Looking back at my time as Commissioner – 15 years! – a very strong theme has been the passionate engagement of so many Ontarians in environmental protection. The Environmental Bill of Rights (EBR) has had many success stories over the years, and some of the best have involved pro-active nudges by the public to strengthen law or policy. The public has delivered these nudges thanks to the EBR’s applications process.
As my term as Environmental Commissioner winds down, let me express my warm personal thanks to everyone who has ever submitted an application using the EBR; there are well over 1,500 of you. Whether you applied the EBR many years ago to help shut down a polluting garbage incinerator in Hamilton, or whether you recommended just last year that Toronto should get a sewage bypass alert program – or indeed whether you drafted any of the hundreds of other thoughtful submissions on so many topics that have passed through my office, you can be proud of being part of the larger EBR success story. Your example shows that democracy is not a spectator sport.
And for those of you who have long grumbled into your beer about environmental concerns – I may have grumbled with you! – but have held back from submitting an EBR application, allow me to offer some parting advice. Applications are:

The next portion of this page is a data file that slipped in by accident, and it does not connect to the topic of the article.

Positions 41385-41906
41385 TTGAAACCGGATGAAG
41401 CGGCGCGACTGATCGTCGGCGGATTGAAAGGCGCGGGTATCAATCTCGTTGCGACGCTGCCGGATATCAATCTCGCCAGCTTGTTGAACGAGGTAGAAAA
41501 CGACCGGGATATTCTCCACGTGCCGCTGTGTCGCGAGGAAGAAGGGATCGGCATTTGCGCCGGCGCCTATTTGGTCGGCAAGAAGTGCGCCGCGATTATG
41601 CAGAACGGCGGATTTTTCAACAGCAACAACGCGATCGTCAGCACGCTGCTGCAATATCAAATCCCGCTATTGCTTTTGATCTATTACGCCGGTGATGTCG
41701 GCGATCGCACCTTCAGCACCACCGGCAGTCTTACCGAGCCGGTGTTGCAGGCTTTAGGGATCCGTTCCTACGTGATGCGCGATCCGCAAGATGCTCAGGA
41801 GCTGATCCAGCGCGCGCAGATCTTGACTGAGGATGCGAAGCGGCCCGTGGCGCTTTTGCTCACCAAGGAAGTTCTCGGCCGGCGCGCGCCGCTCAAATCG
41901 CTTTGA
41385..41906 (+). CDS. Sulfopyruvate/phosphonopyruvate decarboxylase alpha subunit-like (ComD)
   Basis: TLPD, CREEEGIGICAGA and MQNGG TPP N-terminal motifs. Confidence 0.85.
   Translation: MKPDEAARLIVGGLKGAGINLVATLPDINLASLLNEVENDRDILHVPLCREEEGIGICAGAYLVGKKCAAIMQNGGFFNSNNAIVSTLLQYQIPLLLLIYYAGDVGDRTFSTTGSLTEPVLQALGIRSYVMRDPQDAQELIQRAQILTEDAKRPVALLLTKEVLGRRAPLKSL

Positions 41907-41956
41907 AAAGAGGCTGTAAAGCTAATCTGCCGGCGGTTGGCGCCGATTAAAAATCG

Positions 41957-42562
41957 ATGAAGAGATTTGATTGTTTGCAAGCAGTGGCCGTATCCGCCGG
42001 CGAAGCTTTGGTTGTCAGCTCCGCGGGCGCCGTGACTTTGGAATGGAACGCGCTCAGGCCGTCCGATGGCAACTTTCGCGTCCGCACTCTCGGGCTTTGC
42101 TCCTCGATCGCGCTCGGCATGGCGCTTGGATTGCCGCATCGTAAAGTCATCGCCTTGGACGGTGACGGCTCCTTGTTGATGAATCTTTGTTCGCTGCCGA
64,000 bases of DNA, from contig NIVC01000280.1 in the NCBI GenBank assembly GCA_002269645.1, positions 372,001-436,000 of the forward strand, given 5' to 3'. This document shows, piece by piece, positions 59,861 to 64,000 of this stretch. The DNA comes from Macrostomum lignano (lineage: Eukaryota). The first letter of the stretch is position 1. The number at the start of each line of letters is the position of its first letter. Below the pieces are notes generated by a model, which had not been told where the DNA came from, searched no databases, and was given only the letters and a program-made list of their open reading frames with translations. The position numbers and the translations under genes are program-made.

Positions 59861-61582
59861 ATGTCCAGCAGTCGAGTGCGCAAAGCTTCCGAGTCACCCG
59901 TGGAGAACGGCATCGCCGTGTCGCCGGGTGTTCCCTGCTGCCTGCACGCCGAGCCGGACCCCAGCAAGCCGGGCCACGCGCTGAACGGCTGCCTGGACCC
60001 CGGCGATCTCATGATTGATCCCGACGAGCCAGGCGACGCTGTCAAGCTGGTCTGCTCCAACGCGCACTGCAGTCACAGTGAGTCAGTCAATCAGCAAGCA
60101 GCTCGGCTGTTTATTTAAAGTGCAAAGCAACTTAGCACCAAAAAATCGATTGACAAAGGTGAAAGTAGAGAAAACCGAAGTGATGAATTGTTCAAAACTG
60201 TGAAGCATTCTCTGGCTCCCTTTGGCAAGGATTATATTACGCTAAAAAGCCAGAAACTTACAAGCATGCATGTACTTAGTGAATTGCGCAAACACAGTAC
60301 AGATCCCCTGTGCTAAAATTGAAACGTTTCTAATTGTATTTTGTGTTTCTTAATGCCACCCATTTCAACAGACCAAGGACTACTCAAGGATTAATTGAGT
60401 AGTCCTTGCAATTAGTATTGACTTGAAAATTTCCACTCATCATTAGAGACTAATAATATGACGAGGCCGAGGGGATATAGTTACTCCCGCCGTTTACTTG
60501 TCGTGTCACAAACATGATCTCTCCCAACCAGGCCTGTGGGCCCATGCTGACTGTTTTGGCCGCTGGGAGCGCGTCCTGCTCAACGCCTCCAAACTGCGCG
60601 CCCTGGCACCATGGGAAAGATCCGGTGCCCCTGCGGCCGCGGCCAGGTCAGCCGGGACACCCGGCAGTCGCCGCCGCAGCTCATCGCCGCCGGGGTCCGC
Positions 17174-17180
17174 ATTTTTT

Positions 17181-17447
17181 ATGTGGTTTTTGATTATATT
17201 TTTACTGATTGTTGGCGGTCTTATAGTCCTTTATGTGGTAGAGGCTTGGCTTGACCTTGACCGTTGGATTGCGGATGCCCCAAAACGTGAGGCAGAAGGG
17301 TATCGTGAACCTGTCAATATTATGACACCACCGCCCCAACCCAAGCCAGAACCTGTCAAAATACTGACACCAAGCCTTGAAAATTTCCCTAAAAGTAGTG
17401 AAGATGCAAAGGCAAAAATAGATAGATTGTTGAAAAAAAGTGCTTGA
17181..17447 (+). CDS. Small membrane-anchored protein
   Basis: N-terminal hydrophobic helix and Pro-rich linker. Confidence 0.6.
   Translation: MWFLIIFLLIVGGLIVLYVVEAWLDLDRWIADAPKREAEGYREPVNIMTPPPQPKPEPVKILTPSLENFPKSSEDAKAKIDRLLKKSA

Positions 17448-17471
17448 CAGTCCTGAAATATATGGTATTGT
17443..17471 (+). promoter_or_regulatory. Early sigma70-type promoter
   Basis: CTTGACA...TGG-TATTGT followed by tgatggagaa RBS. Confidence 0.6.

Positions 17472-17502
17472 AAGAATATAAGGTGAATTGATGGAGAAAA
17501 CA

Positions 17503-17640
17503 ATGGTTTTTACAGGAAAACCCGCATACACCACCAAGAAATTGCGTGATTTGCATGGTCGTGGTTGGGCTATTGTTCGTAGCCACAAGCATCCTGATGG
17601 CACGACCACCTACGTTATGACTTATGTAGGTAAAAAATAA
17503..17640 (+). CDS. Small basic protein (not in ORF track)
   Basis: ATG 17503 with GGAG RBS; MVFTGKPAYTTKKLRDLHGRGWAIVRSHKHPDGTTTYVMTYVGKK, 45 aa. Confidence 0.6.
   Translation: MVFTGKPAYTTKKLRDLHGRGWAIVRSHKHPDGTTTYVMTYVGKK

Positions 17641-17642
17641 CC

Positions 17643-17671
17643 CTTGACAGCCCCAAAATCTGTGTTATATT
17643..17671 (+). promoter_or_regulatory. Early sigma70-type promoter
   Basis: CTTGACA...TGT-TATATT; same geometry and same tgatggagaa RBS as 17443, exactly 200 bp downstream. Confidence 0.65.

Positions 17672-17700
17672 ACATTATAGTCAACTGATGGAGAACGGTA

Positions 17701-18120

easy to write. The application forms are on our website. You should make the clearest argument you can, but you don’t need to be a lawyer or hire a lawyer. You should provide the best evidence you have, but you don’t need to submit lab test data. We offer a guidebook to walk you through the steps of completing an EBR application.
open to anyone. People from all walks of life have submitted EBR applications, ranging from rural property owners, university students and retirees to First Nations groups, municipal councillors, environmental groups and even Members of Provincial Parliament. Two people need to sign. As long as you are both residents of Ontario, you can submit an EBR application. It’s that simple.
confidential. If you submit an EBR application, your name or other personal information will not be disclosed by either the ministries or by our office. Of course, you are free to go public if you like.
a way to draw attention to your issue. Many people have made their EBR application the subject of a news release, or have featured their submission on their website as a way of shedding light on the topic. For example, the Canadian Environmental Law Association has taken this approach.
The ECO’s website can help you get started, and explain your other rights under the EBR. For groups of about 30 or more, you could also request a speaker from my office to give an overview talk about your toolkit of rights under the EBR. Contact email@example.com. We will try to accommodate you.
The Environmental Bill of Rights offers Ontarians a potent set of tools, but they depend on you to be used. Best of luck!